We have a faculty member here I refer to as the Michael Jordan of statistical learning theory — his name is Michael Jordan [see www.cs.berkeley.edu/~jordan/]. In his view, statistical learning theory has made great strides in the last decade. [Statistical learning theorists] have proved theorems that allow [developers] to do things they have never done before. Thanks to these proofs they can do amazingly complicated things in seconds that before these proofs would have taken years to compute.

They have been using these proofs to control chemical processes and other fields. We want to see if we can use these theorems so computers can help run computer systems.

EET: How does this relate to the growing complexity of systems? For instance, I heard a recent presentation from an Amazon.com executive who said the company analyzes a terabyte of Web transaction data every day to do what he called computational marketing.

Patterson: Statistical learning theory is making dramatic strides that are potentially much greater than the complexity growth of systems. What's interesting about statistical learning theory is it is at its best when you have phenomenal amounts of data. It has its advantage when there is too much data for a human being to analyze.EET: How does statistical learning theory relate to artificial intelligence and neural networks?

Patterson: Statistical learning theory is sort of the new AI. It is based on statistics rather than logic.

Back in the 1980s, AI made all these promises based on expert systems and logic that just didn't come true. The idea was that you would write rules that would make a synthetic expert in a narrow area, to look at certain situations and figure out what to do with a given a set of inputs.

The statistics model is that we can look at mountains of data and find a needle that says when you have a statistically significant situation.

By contrast, neural nets seem to be more fragile. A bad input could mess up how a neural net gets trained.Statistical learning theory seems to be more resistant to bad inputs, so it's hard to screw up. That ties in with the need for security. If you are throwing bad data in, it will be harder to ruin the system. So it has a nice ruggedness.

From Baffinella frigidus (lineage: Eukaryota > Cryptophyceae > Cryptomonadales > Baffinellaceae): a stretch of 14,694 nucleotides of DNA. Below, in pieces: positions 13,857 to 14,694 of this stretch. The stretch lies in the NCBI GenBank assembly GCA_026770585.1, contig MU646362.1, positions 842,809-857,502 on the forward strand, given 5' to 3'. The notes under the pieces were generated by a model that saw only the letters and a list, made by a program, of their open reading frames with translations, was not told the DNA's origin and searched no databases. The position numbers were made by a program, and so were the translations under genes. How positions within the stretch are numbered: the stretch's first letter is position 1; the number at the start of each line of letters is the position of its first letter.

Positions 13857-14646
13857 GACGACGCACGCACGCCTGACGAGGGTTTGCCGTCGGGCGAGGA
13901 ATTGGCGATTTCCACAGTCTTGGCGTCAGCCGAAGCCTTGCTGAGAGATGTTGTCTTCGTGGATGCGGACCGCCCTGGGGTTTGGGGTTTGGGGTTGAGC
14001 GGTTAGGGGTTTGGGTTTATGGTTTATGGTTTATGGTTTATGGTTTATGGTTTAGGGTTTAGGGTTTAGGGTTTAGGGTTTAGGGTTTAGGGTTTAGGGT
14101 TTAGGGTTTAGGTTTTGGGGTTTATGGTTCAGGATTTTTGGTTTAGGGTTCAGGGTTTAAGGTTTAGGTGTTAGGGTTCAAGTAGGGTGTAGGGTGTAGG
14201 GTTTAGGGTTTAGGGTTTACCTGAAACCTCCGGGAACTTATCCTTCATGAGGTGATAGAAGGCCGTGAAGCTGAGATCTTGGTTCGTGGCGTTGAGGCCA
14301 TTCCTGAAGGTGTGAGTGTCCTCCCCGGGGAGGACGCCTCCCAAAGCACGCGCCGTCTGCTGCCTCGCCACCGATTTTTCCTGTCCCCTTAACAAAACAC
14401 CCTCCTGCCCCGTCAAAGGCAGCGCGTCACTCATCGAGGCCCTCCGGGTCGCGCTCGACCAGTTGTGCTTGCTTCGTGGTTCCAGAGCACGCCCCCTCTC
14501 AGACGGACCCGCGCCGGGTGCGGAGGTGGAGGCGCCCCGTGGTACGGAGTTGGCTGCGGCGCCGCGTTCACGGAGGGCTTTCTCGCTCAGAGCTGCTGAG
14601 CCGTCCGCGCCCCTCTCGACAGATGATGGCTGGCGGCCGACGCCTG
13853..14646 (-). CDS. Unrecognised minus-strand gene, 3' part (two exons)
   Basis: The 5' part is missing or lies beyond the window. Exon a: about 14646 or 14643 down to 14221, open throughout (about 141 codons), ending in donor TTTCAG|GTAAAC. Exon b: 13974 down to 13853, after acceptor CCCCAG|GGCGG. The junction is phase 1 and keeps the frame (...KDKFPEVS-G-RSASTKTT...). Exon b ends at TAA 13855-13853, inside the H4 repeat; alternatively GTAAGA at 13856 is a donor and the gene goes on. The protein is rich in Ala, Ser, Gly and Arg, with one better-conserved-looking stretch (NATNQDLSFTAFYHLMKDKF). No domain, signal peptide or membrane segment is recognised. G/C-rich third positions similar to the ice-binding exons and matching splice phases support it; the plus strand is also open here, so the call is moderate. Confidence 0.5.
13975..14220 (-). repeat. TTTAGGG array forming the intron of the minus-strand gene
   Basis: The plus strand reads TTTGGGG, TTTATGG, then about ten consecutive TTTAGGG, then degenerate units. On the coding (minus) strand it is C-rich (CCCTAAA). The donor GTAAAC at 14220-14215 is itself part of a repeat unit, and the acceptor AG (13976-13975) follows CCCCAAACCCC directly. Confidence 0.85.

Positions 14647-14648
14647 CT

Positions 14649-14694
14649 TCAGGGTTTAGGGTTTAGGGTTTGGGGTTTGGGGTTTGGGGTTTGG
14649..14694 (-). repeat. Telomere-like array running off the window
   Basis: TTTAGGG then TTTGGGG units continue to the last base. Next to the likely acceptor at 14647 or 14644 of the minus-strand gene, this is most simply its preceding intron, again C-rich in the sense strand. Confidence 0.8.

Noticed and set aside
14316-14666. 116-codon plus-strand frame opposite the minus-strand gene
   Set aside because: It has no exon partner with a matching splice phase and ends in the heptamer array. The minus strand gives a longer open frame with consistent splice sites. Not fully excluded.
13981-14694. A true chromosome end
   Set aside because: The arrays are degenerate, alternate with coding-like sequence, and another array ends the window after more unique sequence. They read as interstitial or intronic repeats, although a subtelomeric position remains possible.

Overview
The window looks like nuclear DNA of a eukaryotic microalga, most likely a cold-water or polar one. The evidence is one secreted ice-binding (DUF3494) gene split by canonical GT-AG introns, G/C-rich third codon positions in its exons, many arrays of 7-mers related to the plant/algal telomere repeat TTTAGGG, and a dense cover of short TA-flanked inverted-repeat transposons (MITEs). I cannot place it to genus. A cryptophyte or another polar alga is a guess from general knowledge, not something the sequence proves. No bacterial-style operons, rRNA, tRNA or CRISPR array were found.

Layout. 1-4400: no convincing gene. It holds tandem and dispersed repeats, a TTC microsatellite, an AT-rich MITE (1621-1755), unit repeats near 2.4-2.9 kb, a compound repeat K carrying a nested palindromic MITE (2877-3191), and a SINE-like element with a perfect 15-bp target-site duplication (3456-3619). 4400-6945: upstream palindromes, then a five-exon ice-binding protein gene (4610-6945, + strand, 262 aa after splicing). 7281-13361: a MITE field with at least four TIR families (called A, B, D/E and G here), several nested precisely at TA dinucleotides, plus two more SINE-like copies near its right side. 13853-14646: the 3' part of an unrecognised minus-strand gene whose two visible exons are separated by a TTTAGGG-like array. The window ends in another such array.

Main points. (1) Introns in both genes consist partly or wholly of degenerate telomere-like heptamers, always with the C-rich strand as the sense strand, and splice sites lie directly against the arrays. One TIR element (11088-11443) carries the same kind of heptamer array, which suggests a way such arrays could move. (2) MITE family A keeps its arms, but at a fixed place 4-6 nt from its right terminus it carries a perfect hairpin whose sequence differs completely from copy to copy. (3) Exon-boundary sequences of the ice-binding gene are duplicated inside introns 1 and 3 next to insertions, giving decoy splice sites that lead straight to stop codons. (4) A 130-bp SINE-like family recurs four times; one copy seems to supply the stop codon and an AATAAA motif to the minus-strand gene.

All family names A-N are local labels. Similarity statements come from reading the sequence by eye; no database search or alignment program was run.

EET: What's the downside of this approach?

Patterson: We know machine learning has false positives. They may occur, say, 20 percent of the time. So what we will try to do is define actions that won't hurt the system if they do something that wasn't needed. Ee have to build compensating actions that are fast, predictable and not incredibly damaging.

It turns out, that's not such a terrible design constraint. In fact, that would probably be the basis of a really good system.

For instance, some people are working on ideas like mutating protocols. You can change the protocol being used by a system to avoid security attacks. If you were wrong, it would not be that bad; you just would go to the next protocol.That's a different way to architect systems from what we see with something like IPv6, where you need to get hundreds of people involved in committees to design the next protocol.

EET: What's the outlook for this project using statistical learning?

Patterson: This is the early, enthusiastic phase, and things look good so far. It has all the right features of an important new research direction. But it could take us three to five years to find out how significant this might become.